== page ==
Sakura Hanami (桜 花見) : Cherry Blossom Viewing
The word hanami is formed by the kanji character 花 (hana), meaning flower and the character 見 (mi), meaning to view. Used together, these two characters mean to view flowers.
Hanami is a well-known event that is also very important to the Japanese people. During cherry blossom blooming, foreigners from all over the world visit Japan to have this once-in-a-life opportunity of viewing an amazing demonstration of nature’s beauty.
This is the main event happening in Japan mostly in April, where Japanese and thousands of foreigners gather under cherry blossoms to celebrate the beauty of life.
There are a lot of hanami festivals throughout the country, but they don’t take place at the same time. As a matter of fact, cherry blossoms start blooming first on the east side of the Japan and continue to the west finishing at the northern regions of the country. To give you an idea, the average first bloom in Fukuoka is around March 23 while in Sapporo, at the other extremity of Japan, it will be around May 3. This is why there are always a lot of festivals going on in Japan between March and May.
So what is the best place to see cherry blossoms in Japan?
Even if it is possible to see cherry blossoms throughout the country, there are a few places you should absolutely visit.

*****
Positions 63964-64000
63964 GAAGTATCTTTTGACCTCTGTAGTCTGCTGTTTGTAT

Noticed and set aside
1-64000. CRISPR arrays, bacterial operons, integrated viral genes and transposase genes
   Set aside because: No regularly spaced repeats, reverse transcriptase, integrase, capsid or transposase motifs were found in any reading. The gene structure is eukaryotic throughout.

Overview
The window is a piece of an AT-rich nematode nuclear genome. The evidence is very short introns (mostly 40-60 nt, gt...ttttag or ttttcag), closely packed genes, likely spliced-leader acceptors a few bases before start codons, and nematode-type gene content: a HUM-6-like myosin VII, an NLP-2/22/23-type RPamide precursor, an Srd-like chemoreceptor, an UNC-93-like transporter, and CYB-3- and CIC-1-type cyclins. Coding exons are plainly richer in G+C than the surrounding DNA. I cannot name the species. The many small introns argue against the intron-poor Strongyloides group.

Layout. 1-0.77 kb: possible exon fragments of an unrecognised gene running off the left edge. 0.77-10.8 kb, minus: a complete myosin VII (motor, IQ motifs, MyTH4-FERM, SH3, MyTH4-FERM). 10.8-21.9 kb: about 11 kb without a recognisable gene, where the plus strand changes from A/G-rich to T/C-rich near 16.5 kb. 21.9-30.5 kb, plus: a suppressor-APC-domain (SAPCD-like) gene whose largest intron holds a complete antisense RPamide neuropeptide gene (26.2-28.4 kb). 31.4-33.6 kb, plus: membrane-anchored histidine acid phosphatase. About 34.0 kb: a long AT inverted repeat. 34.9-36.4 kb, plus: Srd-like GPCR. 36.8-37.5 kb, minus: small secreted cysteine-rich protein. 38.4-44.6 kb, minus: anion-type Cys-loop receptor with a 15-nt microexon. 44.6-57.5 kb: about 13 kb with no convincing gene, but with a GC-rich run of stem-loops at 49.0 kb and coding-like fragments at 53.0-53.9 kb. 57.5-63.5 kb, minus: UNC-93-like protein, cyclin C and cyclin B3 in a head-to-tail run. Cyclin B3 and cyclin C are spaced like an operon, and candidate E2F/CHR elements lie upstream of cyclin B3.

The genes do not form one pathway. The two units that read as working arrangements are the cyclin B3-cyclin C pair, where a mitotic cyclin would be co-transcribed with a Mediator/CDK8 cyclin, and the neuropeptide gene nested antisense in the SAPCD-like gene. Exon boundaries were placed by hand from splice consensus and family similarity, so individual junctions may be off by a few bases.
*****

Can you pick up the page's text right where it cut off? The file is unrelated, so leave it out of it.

One of the best places is the Ashino Park in Aomori during the Sakura Festival combined to the Golden Week (Japanese holiday during the first week of May). The park has more than 2,300 cherry trees and it’s a part of the immense Ashino Chishogun Prefectural Natural Park. In the park you can rent a rowboat to appreciate the amazing romantic views.
If you plan on viewing the cherry blossoms at night, then you must unquestionably go to the Hirosaki Park in Aomori or the Takada Park in Niigata.
The Hirosaki Park has more than 2,600 sakura trees of different varieties (more than 50) and some of them are over 300 years old. You can walk along the Sakura Tunnel or observe the Hirosaki Castle among the sakura trees.
The Takada Park hosts one of the top 5 flower festivals in the world. It has approximately 4,000 sakura trees and 3,000 lanterns to make a magnificent breath-taking spectacle at night. During hanami, you’ll have the Sakura Road lit up every night and you can also enjoy the three-tier castle.